And just last week, the authorities revealed the extent of their expanded surveillance systems by managing to delete images in transit on the most popular messaging apps following the death of political activist Liu Xiaobo. Any mention of Xiaobo or his wife was methodically deleted, and apps such as WhatsApp, which the Chinese government does not have direct access to, were either completely or partially blocked.

In place of all the content produced outside China, the government has said that it wants its citizens to watch more videos that are inspiring and patriotic – which typically means TV shows that adopt a rose-tinted view of Chinese history and in particular the Chinese revolution of 1949.

Chinese internet users have grown used to having their online world censored and have learned to steer clear of making politically charged comments online. But for the most part, they have been left alone to browse the world's offerings through the internet, and have learned to use VPNs to get access to banned websites. The loss of Facebook and Twitter has been minimal thanks to the use of Chinese social media companies that in many respects are more advanced than the famous Western versions.

That uncomfortable balance has likely been lost with these latest efforts by the central government to force its citizens to conform with what they feel is the correct way for Chinese people to behave and think. And that is causing concern that the next Tiananmen Square could be coming up, as the burgeoning young population starts to view their government as less a benevolent dictator than an interfering and possibly negative influence in their lives. ®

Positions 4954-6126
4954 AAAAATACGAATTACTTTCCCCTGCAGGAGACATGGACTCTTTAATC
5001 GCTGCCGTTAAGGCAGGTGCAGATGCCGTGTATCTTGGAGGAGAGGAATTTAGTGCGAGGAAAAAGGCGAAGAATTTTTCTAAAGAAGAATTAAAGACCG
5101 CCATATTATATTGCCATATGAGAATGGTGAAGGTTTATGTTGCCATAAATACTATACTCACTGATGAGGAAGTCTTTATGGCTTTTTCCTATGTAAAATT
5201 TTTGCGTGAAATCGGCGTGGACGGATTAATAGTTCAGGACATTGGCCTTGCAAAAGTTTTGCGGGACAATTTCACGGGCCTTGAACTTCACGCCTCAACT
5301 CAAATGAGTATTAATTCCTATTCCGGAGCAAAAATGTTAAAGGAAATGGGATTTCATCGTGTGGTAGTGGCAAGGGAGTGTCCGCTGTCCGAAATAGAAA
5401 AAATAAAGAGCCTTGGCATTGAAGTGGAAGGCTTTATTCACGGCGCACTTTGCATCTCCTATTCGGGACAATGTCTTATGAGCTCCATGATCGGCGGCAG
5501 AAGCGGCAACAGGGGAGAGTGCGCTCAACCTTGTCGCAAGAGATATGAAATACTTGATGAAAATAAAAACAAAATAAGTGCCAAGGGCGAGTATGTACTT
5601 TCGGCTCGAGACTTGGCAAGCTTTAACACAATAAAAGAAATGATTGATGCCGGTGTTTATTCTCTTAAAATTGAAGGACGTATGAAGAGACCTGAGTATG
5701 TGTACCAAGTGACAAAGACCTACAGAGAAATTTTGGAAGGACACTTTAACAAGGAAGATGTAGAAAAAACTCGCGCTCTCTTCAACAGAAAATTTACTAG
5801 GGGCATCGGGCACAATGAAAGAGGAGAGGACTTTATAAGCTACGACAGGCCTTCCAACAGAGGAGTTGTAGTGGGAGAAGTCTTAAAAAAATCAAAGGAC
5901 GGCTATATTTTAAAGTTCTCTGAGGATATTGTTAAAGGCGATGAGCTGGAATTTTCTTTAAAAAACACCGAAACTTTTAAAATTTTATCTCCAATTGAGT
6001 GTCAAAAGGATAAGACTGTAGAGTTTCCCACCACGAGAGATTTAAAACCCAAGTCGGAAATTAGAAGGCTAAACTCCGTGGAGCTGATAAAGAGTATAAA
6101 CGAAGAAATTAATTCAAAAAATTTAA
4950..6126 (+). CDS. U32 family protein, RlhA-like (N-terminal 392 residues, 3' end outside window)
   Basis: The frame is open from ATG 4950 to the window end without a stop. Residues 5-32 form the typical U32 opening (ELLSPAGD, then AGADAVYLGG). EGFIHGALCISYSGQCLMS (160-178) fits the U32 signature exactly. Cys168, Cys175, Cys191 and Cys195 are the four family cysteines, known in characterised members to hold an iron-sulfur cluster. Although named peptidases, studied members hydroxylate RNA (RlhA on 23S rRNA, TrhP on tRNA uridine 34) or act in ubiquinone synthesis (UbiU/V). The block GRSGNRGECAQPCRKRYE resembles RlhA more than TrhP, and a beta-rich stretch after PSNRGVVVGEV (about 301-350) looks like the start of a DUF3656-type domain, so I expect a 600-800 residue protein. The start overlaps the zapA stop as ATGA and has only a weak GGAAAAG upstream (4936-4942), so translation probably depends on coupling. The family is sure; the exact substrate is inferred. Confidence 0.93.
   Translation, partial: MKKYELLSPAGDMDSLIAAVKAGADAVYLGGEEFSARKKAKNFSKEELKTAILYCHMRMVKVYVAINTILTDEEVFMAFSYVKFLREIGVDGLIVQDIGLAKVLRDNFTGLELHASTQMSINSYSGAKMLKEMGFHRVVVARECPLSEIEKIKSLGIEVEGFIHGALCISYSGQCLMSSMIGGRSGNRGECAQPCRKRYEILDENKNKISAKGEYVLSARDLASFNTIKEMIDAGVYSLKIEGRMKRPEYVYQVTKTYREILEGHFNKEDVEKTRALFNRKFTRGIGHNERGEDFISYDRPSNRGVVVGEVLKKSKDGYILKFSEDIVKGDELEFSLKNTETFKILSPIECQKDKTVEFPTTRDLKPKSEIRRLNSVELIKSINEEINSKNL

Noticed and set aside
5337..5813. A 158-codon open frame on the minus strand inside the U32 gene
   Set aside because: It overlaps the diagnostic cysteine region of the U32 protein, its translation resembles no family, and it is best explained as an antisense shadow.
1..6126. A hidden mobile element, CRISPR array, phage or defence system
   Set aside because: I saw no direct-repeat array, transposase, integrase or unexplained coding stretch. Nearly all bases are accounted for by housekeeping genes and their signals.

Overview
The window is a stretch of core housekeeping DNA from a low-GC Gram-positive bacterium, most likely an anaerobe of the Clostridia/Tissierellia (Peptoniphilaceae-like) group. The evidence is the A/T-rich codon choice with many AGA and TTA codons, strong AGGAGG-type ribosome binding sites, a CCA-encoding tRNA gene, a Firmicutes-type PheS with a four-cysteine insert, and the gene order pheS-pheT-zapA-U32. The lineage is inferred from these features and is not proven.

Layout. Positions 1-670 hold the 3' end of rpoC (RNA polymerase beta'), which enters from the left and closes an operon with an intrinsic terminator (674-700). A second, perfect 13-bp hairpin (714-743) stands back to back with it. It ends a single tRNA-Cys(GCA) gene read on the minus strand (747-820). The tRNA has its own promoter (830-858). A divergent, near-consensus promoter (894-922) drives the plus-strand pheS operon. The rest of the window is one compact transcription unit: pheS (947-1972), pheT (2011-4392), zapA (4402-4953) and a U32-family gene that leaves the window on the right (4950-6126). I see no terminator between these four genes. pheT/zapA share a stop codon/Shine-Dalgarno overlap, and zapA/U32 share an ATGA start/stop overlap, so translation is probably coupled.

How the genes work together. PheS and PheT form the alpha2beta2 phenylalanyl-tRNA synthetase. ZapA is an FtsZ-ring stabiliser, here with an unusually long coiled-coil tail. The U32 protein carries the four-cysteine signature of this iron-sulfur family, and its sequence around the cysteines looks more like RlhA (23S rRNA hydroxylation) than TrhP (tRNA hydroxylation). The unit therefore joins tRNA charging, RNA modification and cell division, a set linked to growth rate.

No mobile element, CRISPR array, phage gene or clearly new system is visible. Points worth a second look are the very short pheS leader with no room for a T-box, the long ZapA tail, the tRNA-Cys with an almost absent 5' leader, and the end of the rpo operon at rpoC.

Similar topics

Broader topics

Narrower topics

Other stories you might like

  • North Korea pulled in $400m in cryptocurrency heists last year – report

    Plus: FIFA 22 players lose their identity and Texas gets phony QR codes

    In brief Thieves operating for the North Korean government made off with almost $400m in digicash last year in a concerted attack to steal and launder as much currency as they could.

    A report from blockchain biz Chainalysis found that attackers were going after investment houses and currency exchanges in a bid to purloin funds and send them back to the Glorious Leader's coffers. They then use mixing software to make masses of micropayments to new wallets, before consolidating them all again into a new account and moving the funds.

    Bitcoin used to be a top target but Ether is now the most stolen currency, say the researchers, accounting for 58 per cent of the funds filched. Bitcoin accounted for just 20 per cent, a fall of more than 50 per cent since 2019 - although part of the reason might be that they are now so valuable people are taking more care with them.